We all know the drill: it’s the first of the month and time to get the finances in order for those monthly loan payments. Whether it’s a mortgage, student loan payment, auto loan or another bill, the due dates feel as though they quickly creep up on us.

Taking time out of the week to juggle those loan payments can feel hectic. Despite that, we do whatever it takes to avoid those costly (not to mention annoying) late fees.

If you’re like most people, you’re probably paying your loans when they’re due. And like most people, you may not realize there’s a better way to manage those payments.

By better, we mean an easier, more organized way to tackle them. It’s an approach that stop the hectic monthly scramble and one that even could save money over the the life of your loans*.

The secret: setting aside money for your loan payments every time you get paid.

Here’s why this is a better way to manage your debt:

Better budgeting

Taking loan payments out of each paycheck is a great budgeting tactic. When you automatically account for those dollars, you’re less likely to spend them!

It’s similar to health insurance, 401k contributions and other deductions that come out of your paycheck before they hit your bank account. You don’t even notice they’re gone when you don’t see them hit your bank account.

It’s a familiar habit we can apply to debt management. We know that the best way to save for retirement is to make automatic contributions from our paycheck.

Same goes for paying down debt: the best way to stay on top of it is to put money towards those fixed costs automatically.

When you automatically take your loan payments out of each paycheck, you’re essentially “tricking” yourself into paying more without thinking about it.

The plus side: you’re making more progress on paying off your debt without feeling burdened by it. And it sure feels good to make progress.

You’ll see your debt balances dwindle faster, and soon you can find new ways to save or spend that money.

The more you see yourself chip away at debt, the more you’ll feel a great sense of accomplishment for freeing up more of your cash flow for other (more fun) things.

It’s the equivalent of finding spare change in the couch—but hopefully a lot more of it. 🙂

Money saved

Taking money out of each paycheck potentially can help you put more money towards your loans, helping you pay more principal and less interest over time*.

Here’s the math: many people get paid every other week. If you set aside small amounts every paycheck, that translates to 26 micro-payments per year. With 52 weeks in a year, that means you’d be making 13 instead of 12 total monthly payments. This simple change just got you in the habit of making a full additional payment on your loan in a given year.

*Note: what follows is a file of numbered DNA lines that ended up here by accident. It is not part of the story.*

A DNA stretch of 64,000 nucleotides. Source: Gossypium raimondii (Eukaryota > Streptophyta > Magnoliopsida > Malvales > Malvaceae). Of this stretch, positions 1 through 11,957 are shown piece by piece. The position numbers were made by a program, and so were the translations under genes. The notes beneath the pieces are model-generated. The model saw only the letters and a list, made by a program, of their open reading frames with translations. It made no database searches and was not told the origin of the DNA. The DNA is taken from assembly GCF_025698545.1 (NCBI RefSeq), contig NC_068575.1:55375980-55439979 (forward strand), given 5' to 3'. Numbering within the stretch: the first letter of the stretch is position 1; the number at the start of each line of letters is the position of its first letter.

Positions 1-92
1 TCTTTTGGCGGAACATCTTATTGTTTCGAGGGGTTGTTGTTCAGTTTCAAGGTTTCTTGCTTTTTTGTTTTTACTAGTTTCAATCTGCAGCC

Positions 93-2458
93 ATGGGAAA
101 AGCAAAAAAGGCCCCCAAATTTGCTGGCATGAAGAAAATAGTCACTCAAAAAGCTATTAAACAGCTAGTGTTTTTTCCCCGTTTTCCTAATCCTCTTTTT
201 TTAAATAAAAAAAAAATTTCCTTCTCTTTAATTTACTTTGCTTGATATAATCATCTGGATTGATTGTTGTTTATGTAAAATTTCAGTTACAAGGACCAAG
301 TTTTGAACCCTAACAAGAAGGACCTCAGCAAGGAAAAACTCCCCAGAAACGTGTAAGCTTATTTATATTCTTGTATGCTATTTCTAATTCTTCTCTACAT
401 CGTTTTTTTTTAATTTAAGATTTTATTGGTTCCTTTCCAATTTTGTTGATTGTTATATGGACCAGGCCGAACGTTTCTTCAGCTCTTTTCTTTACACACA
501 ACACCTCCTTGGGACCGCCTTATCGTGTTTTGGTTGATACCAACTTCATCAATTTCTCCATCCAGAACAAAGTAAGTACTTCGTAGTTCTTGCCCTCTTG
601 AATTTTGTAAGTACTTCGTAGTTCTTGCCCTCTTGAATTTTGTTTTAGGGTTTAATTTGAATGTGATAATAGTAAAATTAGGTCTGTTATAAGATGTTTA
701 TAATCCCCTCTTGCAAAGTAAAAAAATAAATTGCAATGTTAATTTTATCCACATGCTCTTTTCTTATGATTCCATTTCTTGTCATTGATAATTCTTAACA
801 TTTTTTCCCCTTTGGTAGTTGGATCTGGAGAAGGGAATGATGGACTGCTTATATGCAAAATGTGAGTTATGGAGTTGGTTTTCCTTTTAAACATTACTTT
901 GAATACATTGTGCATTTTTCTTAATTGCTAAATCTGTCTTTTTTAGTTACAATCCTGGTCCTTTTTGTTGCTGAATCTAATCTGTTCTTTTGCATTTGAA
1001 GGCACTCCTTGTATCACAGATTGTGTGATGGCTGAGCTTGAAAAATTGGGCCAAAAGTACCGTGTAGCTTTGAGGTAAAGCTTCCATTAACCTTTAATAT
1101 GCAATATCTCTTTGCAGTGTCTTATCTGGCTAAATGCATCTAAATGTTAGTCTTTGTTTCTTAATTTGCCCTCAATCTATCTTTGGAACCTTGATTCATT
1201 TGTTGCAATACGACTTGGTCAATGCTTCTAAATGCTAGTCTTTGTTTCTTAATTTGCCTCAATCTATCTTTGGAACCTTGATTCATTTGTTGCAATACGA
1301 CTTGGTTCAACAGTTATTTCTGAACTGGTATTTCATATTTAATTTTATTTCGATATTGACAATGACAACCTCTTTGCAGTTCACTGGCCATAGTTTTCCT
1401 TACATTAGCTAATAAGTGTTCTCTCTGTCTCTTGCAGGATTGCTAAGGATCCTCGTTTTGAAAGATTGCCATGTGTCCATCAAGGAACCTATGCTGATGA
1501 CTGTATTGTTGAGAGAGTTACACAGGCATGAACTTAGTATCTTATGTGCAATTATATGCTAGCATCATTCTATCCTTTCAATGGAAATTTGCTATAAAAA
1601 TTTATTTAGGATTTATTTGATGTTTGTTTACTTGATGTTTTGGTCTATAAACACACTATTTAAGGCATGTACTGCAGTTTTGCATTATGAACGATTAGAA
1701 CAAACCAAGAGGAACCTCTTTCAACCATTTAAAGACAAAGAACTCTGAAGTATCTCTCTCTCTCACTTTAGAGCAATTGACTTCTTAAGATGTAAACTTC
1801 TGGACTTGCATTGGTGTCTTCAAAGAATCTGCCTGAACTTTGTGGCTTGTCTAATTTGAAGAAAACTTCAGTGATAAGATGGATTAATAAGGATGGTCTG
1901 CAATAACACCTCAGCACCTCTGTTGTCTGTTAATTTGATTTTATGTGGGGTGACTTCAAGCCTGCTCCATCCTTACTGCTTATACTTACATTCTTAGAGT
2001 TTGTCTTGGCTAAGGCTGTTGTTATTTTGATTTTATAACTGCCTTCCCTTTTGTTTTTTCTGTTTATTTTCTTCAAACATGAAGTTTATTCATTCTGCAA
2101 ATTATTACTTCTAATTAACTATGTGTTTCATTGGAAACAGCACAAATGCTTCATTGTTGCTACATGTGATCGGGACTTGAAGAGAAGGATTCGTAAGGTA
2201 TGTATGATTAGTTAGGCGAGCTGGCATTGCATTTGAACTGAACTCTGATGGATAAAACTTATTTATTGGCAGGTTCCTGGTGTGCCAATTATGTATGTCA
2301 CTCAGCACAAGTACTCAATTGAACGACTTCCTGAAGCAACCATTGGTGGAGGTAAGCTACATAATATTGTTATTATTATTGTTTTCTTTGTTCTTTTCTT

As Daily Worth puts it, “because paying every other week means there will be two months in the year that have three half payments go out instead of two and that equals one whole extra payment per year.”

With that approach, you’re saving money on interest charged on the balance of your loan.

Why? Because you chip away at more loan principal. The principal of a loan is the amount you borrowed and the interest is essentially the cost of borrowing this principal amount. The amount you pay on interest is calculated based on the amount left in your principal balance. So the more money you put towards paying off this principal, the less interest you will be charged over time.

Less paid towards fees

Getting more organized with your loan payments also helps you to save money on costly late fees, overdraft fees and, as mentioned above, interest.

You wouldn’t believe how much money people spend on these fees each year.

According to Forbes, banks collect $11.6 billion per year in overdraft fees. The average fee falls between $25-35 per transaction, and it’s not unusual to be charged multiple overdraft fees in a given day.

Late fees are just as bad, if not worse. U.S. News finds that late fees can be anywhere from 10-15% of a total monthly bill.

According to their findings, “if you pay, say, $2,500 a month in mortgage or rent, a car loan, electric and other utilities, you could easily be spending $2,750 with late fees but budgeting to spend $2,500.”

That’s money that could be better spent on groceries, vacations, or savings for the future. It’s cash out of your pocket that a more disciplined system for budgeting could prevent.

In summary: Debt management as a discipline

Effective debt management is more of a skill than people realize. It’s difficult to do well without a structured and organized approach.

We built EarnUp to help people feel more organized and accomplished when managing their loans.

Want help automating the way you manage your loan payments? Give us a shout. We’d love to help you conquer your debt.

Savings calculated are net of fees and based off the expectation of additional payments made towards the loan principal over the full the life of the loan. Savings may vary based on your unique EarnUp Program.